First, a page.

“He almost was.” Alex stretched as she spoke. “He was right on the bubble as far as advancing was concerned, and he knew if he stayed for another year he’d he’d never be a D Level. So he asked for a transfer.”

“He’s down Valparaiso now.” Jario referred to the large Foundation school in the hills outside the Chilean city. “We’ve all gotten email from him: he seems a lot better now that he’s away from here—”

“But it’s not the same.” Penny’s face reflected the sadness in her voice. “It’s one thing to wash out because you’re not able to keep up, but when you ask to move to another school because you feel you don’t fit in—” She shook her head. “Hoven should be here with us.”

Kerry could only imagine how it felt to have a close friend decide they couldn’t stay within this community and transfer to another school. He wondered if he’s been closer to Collin last year if he’d feel the same about him moving to another school as his fellow floormates felt. “It’s gotta suck.”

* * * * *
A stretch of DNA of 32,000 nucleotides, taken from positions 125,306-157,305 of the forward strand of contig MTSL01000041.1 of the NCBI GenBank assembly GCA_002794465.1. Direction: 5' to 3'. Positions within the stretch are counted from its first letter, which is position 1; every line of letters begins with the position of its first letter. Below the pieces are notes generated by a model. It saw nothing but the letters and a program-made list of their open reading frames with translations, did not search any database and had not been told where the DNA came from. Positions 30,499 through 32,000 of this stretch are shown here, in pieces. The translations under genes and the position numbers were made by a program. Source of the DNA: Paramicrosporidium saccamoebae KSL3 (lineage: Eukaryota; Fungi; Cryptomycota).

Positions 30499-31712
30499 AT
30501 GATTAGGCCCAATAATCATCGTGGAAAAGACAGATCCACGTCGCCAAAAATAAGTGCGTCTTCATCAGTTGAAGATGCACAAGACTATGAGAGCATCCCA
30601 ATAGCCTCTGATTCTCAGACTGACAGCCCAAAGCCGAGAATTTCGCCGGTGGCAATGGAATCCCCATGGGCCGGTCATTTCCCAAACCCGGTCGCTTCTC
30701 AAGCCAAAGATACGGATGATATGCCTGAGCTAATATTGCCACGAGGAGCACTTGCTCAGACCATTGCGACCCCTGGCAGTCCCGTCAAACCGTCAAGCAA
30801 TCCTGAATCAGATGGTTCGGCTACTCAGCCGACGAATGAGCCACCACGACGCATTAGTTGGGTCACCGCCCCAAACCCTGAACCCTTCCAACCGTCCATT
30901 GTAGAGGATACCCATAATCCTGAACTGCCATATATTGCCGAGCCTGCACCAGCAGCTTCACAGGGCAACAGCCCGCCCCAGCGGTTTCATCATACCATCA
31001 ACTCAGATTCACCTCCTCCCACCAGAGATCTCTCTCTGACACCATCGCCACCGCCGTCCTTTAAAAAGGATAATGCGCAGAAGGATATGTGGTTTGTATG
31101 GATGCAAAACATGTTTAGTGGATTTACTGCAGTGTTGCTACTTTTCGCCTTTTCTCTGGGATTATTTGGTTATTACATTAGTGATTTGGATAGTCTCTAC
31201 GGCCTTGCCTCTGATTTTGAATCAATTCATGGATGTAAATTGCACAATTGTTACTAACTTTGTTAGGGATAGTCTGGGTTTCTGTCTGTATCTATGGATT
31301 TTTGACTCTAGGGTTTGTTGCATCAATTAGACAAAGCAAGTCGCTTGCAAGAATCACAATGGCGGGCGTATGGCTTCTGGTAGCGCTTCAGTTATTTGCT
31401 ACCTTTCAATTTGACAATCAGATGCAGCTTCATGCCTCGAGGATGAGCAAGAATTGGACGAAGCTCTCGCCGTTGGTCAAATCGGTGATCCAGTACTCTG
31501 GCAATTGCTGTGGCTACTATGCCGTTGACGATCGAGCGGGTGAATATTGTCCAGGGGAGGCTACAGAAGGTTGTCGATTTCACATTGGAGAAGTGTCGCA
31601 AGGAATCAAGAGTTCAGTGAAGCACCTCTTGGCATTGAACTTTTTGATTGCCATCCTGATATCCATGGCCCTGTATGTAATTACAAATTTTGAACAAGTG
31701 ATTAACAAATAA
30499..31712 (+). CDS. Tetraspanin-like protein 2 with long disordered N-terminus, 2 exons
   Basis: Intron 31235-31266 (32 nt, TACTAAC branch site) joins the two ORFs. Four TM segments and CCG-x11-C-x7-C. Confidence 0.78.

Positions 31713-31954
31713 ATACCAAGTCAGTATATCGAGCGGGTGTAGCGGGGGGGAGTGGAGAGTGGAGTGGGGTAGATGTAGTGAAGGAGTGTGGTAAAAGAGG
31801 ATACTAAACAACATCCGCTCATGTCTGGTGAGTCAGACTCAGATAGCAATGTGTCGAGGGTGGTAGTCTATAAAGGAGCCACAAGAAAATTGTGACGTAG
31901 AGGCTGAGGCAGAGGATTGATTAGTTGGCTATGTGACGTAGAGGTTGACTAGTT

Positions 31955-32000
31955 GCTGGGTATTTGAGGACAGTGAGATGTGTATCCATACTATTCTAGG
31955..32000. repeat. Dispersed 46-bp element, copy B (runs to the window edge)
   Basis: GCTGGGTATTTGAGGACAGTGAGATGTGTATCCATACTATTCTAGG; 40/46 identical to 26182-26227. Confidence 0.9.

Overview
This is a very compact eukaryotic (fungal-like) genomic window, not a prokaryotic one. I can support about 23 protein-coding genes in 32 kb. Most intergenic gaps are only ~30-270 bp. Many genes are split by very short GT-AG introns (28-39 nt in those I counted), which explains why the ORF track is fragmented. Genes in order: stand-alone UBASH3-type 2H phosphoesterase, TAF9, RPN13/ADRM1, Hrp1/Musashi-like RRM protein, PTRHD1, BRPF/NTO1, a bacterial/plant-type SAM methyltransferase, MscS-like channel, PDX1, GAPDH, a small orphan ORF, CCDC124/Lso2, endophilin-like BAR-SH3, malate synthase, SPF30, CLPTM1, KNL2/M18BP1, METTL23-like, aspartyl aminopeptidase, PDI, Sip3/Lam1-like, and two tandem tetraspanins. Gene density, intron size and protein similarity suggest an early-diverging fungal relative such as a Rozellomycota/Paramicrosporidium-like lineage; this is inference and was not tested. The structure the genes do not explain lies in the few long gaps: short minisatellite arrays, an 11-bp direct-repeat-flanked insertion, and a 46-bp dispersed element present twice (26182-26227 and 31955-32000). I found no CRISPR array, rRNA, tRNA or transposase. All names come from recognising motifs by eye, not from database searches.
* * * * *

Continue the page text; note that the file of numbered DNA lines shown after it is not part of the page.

Penny nodded. “It does. That’s why we—” She nodded to Jario at her right before looking down at Alex. “—decided to do something about this last year.”

 

Here we learn that have two students who left Cernunnos on their own:  one because they didn’t feel as if they fit in, and another because, on the face of it, he felt he was being bullied and wanted out.  And before you start going, “The school should have done something!” you don’t know if they did, I do.  And you can also be assured that if this kid didn’t fight Darius, that would have just made The Boy From Nickel Centre be even more of a douche in time–only he would have went total ninja doucherocket on the deal and done nothing overt.

Now, what did the Cernunnos C Levels do?  Well . . . you’ll find out tomorrow, won’t you?